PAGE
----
2. Error of duplication
An error of duplication occurs when accounts enter the same accounting entry twice. Duplication errors also happen when accountants enter the cost of goods sold (COGS) twice or duplicate paychecks.
Duplication error example
For example, an income credited twice in the income statement or an expense debited twice will cause an error of duplication.
Consider matching bank statements with records to find duplicate entries.
3. Error of omission
A false negative or an omission error occurs when accountants don’t record an entry even after the completion of the transaction. This error happens when you forget to enter a sale or purchase transaction in the books of accounts.
Omission error example
Forgetting to add bills payable amounts for vendor supplies is a typical example of error of omission. This mistake can also happen when companies forget to recognize revenue from account receivables.
Consider looking for trial balance discrepancies and double-checking entries to avoid this error.
4. Error of entry reversal
An entry reversal error happens because of posting credit as debit or vice versa. This error is the result of making accounting entries in the wrong account. Organizations often confuse this mistake with a principle error because of their similarities. Entry reversal can disrupt checks and balances, creating chaos in your accounting system.
Entry reversal error example
One common entry reversal error is when businesses mistakenly credit the total COGS and debit the inventory on balance sheets. Ideally, they should debit the COGS and credit the total inventory.
Businesses typically identify entry reversal errors by looking at additional income or expenses outside credits and debits. Also, consider double-checking accounting entry categories to find these mistakes.
5. Error of principle
A principle error results from wrongfully applying accounting principles while making accounting entries.
Principle error example
For example, an accountant makes a principal error while posting a fixed asset purchase under operating expenses. Operating expenses should only contain day-to-day business expenses.
Financial statement reconciliation can be challenging with too many principle errors. Businesses usually check mismatching credit and debit on cash flow statements or accounting categorizations to find these mistakes. Consider using a cloud accounting solution and hiring professional bookkeepers to avoid these problems.
6. Error of commission
An error of commission is one of the common clerical accounting errors. It happens when an accountant enters a debit or credit transaction into the correct account but in the wrong subsidiary ledger or account.
Error of commission example
Imagine an accountant correctly recording a debit amount of Rupee 1,000 to the accounts payable account but for the wrong vendor. This error shows up in the accounts payable subsidiary ledger. Consider carefully tracking and entering accounts receivable and payable transactions to avoid this error.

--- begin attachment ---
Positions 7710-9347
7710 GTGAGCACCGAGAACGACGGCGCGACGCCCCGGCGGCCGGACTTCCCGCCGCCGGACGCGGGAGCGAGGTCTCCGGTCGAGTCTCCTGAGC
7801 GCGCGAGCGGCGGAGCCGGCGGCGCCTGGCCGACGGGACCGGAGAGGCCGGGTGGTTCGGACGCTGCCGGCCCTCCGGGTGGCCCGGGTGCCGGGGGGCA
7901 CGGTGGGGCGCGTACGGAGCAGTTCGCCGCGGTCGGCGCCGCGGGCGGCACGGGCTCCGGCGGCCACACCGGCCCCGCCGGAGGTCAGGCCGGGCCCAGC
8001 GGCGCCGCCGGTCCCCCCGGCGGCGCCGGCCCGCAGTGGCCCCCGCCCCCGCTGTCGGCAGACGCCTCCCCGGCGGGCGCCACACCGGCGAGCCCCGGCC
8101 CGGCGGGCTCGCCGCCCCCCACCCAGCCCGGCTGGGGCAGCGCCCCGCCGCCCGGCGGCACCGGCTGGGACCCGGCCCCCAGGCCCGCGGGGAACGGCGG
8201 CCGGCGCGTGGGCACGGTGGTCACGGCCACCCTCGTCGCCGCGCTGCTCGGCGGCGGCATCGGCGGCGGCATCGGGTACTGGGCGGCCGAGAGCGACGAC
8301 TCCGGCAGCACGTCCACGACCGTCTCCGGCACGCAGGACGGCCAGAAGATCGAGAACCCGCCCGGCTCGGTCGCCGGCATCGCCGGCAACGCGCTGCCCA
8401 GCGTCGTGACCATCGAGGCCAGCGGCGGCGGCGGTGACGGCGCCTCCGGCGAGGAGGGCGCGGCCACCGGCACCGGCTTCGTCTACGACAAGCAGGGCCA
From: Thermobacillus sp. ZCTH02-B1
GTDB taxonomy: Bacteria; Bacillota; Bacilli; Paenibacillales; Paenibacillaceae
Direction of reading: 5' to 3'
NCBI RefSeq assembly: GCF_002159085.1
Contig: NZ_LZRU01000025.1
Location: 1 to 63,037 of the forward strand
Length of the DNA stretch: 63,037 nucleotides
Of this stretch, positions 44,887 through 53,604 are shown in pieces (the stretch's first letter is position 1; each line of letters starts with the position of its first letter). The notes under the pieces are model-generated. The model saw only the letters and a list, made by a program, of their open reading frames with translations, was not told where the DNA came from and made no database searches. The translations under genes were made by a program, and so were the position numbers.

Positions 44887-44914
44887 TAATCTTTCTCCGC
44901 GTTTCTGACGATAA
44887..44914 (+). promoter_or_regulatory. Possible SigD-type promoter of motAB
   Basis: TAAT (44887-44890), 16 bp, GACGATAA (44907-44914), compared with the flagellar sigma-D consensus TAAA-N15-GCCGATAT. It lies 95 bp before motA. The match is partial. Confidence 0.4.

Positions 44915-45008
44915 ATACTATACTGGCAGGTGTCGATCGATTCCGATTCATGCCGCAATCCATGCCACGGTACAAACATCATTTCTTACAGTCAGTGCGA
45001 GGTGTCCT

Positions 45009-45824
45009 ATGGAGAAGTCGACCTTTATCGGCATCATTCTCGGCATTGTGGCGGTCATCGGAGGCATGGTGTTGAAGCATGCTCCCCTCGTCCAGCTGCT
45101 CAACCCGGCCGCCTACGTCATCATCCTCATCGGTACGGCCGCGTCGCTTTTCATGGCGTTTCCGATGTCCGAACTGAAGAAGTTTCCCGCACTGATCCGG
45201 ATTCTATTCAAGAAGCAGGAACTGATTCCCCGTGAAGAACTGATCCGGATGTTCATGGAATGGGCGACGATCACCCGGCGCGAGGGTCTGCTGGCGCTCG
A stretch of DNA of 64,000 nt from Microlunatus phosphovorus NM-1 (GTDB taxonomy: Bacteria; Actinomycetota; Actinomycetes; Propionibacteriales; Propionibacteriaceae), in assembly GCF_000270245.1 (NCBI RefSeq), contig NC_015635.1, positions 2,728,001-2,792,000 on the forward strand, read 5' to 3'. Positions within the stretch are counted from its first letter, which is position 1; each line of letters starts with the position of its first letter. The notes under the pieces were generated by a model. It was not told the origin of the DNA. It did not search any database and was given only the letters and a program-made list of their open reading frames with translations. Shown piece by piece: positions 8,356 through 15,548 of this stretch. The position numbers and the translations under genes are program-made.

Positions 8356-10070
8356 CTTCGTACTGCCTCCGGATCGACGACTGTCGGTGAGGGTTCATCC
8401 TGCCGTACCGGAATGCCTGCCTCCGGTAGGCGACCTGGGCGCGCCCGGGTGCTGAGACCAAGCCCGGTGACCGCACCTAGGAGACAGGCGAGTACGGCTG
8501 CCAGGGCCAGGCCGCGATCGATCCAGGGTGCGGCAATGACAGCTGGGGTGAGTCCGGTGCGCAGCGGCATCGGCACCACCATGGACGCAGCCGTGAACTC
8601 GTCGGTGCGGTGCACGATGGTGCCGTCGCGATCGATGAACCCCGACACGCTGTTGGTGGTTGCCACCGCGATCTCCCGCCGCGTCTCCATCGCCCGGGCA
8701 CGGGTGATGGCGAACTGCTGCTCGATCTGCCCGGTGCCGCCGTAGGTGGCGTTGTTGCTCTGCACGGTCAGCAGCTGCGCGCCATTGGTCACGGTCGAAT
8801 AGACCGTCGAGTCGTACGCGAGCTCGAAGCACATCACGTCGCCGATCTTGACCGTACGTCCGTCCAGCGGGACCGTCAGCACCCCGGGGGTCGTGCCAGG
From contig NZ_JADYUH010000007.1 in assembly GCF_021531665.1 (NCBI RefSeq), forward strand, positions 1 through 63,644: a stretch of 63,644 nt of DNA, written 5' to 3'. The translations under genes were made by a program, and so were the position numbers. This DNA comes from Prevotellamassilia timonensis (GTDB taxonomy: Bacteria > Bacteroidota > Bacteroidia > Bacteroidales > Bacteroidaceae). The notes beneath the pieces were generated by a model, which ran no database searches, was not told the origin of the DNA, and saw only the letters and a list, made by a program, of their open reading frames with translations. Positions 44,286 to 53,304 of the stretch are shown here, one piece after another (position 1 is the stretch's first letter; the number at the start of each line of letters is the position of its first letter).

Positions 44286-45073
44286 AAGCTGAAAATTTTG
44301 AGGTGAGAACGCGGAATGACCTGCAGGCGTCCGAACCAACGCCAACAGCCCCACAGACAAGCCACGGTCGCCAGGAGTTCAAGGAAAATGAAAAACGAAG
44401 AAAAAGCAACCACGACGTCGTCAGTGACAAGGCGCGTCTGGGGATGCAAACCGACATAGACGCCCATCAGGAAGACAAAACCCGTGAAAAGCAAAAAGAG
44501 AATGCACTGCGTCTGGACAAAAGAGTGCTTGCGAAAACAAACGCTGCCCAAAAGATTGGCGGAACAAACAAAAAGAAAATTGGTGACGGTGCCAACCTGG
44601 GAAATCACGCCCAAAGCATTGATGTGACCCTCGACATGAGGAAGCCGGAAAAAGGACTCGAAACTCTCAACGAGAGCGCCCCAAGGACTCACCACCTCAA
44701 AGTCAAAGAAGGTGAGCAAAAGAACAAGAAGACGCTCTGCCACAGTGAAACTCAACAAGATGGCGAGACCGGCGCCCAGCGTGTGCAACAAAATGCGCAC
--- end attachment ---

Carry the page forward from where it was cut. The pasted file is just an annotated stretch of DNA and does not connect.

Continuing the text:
7. Compensating error
A compensating error occurs when an already-committed error offsets one or more entry errors. For example, an incorrect account payable amount can be balanced out by a wrong amount you recorded in inventory. Both errors have equal amounts but cancel each other since they are in opposite accounts.
Compensating error example
Imagine a business showing inventory worth Rupee 10,000 instead of Rupee 20,000 in the statement. They also recorded the same wrong amount in the accounts payable ledger. The second incorrect entry offsets the first wrong entry, which results in a compensating error.
It is difficult to spot these errors as the offsetting entry compensates for other mistakes. As a result, the trial balance remains unchanged. That’s why accountants may need to look at multiple incorrect entries to find these mistakes.
8. Data entry error
Data entry errors happen when bookkeepers make inaccurate data entries in the books. These basic accounting mistakes occur because of misplaced digits, missing decimals, and transposed numbers. Consider opting for business process automation to prevent these errors.
Data entry error example
Common examples include zero (0) replaced by the letter ‘O’, misplaced numbers, substituting two or more sequential digits, and missing decimals.
9. Closing error
A closing error happens when a business records a transaction in its books after the accounting closing date. Organizations typically reconcile accounts and prepare reports by the closing date. Entering new transactions or modifying existing ones after this date impacts financial statements or future closing.
Closing error example
The new changes impact the financial statement when a company modifies the accounts receivable or payable ledger after the closing date. As a result, the company encounters a closing error.